Once a private refuge of the Rockefellers, the Laurance S. Rockefeller Preserve is a peaceful lakeside preserve along the southern shore of Phelps Lake. The nature preserve extends from the sandy lakefront beach for miles, with winding hiking trails and a visitor center where you can get all the assistance and information you need. The trails that the preserve offers form an 8-mile network, with great views of Death Canyon, Phelps Lake and the Tetons. You can actually swim in the cool mountain waters of Phelps Lake, or simply enjoy the fresh morning air and great views of the tranquil scenery. The hike to the Phelps Lake Overlook is the easiest hike in the area, so you might give it a try. The roundtrip is only 2 miles long (approx. 50 minutes) from Death Canyon Trailhead, which can be reached by car via Whitegrass Ranch Road. The accessibility and the scenic lake views from the overlook make it one of the best hikes in Grand Teton.
If you prefer something slightly more challenging, take the Phelps Lake Loop Trail, starting where Lake Creek enters Phelps Lake. This trail is twice as long, but just as satisfying. After the hike, take the Moose-Wilson Road to Moose. The road, which passes the Laurance S. Rockefeller Preserve, is great for scenic drives and wildlife watching, primarily elk, mule deer, and moose.
It takes about 16 minutes by car to get from the Laurance S. Rockefeller Preserve to the Craig Thomas Discovery and Visitor Center. The center is located in Moose, a small unincorporated community along the banks of the Snake River. The community has its own US post office, church (Chapel of the Transfiguration, dating back to 1925), and several notable historical landmarks, such as the Menor’s Ferry Historic District, The Maud Noble Cabin, and The Murie Ranch of Teton Science Schools.
The Grand Teton National Park Headquarters are also located there, not far from the Visitor Center. The Craig Thomas Discovery and Visitor Center can help you with maps and information, and you can even watch several natural history exhibits there, such as a 24-minute high-definition film about the park. The Vernon Collection houses a large number of original Native American artifacts.
In Moose, there are several preserved early homesteads and ranches that can be reached after a short walk from the Craig Thomas Discovery & Visitor Center. The Menor’s Ferry Historic District is located by the riverbank just north of the Maud Noble Cabin past the National Park Headquarters. The district is named after William D. Menor, who came to Jackson Hole in 1894 and built his homestead beside the Snake River. Soon, he built a general store and set up a ferry that was an indispensable crossing point for early settlers coming to the valley.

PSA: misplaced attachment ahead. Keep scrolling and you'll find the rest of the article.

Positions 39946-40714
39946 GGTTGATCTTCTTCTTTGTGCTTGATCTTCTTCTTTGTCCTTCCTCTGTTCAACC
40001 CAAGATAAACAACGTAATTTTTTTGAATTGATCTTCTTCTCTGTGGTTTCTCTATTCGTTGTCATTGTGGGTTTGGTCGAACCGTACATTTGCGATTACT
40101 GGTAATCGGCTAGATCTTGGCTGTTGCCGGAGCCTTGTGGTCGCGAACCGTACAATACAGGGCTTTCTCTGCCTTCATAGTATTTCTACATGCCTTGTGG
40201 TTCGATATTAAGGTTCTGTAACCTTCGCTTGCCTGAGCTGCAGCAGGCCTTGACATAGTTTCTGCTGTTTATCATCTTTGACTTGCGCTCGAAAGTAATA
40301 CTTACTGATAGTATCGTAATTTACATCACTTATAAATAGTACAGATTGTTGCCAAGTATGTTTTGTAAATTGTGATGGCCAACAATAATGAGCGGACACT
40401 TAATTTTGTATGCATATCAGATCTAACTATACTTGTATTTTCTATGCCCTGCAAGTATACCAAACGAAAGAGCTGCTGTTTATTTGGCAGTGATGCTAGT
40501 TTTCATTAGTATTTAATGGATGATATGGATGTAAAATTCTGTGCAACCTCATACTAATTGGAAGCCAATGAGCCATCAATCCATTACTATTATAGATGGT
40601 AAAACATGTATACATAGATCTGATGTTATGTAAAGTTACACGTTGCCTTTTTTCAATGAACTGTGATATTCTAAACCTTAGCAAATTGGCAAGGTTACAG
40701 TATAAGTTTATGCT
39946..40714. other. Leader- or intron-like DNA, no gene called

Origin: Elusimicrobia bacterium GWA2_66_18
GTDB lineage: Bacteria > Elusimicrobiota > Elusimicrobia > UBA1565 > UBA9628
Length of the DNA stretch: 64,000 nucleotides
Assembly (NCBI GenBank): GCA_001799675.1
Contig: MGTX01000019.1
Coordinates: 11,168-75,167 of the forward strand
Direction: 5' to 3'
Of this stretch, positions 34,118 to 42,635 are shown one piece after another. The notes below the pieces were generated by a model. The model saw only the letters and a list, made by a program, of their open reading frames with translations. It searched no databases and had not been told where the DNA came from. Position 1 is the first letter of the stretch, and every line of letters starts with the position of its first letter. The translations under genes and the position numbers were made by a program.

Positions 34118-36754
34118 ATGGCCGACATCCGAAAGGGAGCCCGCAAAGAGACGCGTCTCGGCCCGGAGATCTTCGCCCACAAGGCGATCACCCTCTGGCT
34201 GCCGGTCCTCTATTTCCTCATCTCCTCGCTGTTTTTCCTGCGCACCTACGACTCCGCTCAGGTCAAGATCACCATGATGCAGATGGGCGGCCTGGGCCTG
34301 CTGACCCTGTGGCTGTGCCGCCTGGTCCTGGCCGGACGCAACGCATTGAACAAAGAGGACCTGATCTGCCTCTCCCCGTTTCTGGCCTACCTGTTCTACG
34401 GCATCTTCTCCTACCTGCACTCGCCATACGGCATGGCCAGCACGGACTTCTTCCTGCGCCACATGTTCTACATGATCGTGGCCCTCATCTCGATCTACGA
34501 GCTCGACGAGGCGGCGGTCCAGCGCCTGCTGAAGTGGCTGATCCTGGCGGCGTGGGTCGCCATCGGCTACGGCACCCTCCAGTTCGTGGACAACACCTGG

You can take a short self-guided tour of the area and feel the history of the place. The Menor Cabin is also significant for being the point of departure for the very first ascent of Grand Teton. The ferry itself was built in 1894 and was operated first by Menor, and later by Maud Noble until 1927, when a bridge was finally built over the Snake River. The current ferry is a replica of the original. It was restored by Rockefeller together with the surrounding structures and donated to the National Park Service in 1953.
Across the river from the Menor’s Ferry Historic District, there is a small area with a resort, cabins for rent, a gas station, a store, and two restaurants (Dornan’s Pizza Pasta Company and Dornan’s Chuckwagon). Dornan’s Chuckwagon is a classic American restaurant with burgers, BBQ, and beer. The location is unbeatable, with a beautiful view of the mountains. Dornan’s Pizza Pasta Company has all the same strong points, but slightly better reviews when it comes to food.
The pizza here is great, but you can also get burgers. The service is fast in spite of the occasional crowds. The staff is friendly, just keep in mind that you have to order food at the desk first, then take a seat and the food will be brought to your table.
After lunch, head to Jenny Lake District, one of the most popular parts of Grand Teton National Park. It takes about 16 minutes to get there from the restaurant. In addition to stunning views of the dramatic mountain scenery (which you can never quite get used to), the area offers easy access to gorgeous alpine lakes and some of the best hikes in Grand Teton. These include the Inspiration Point hike and the Hidden Falls hike, in addition to trails leading into Cascade Canyon and Paintbrush Canyon.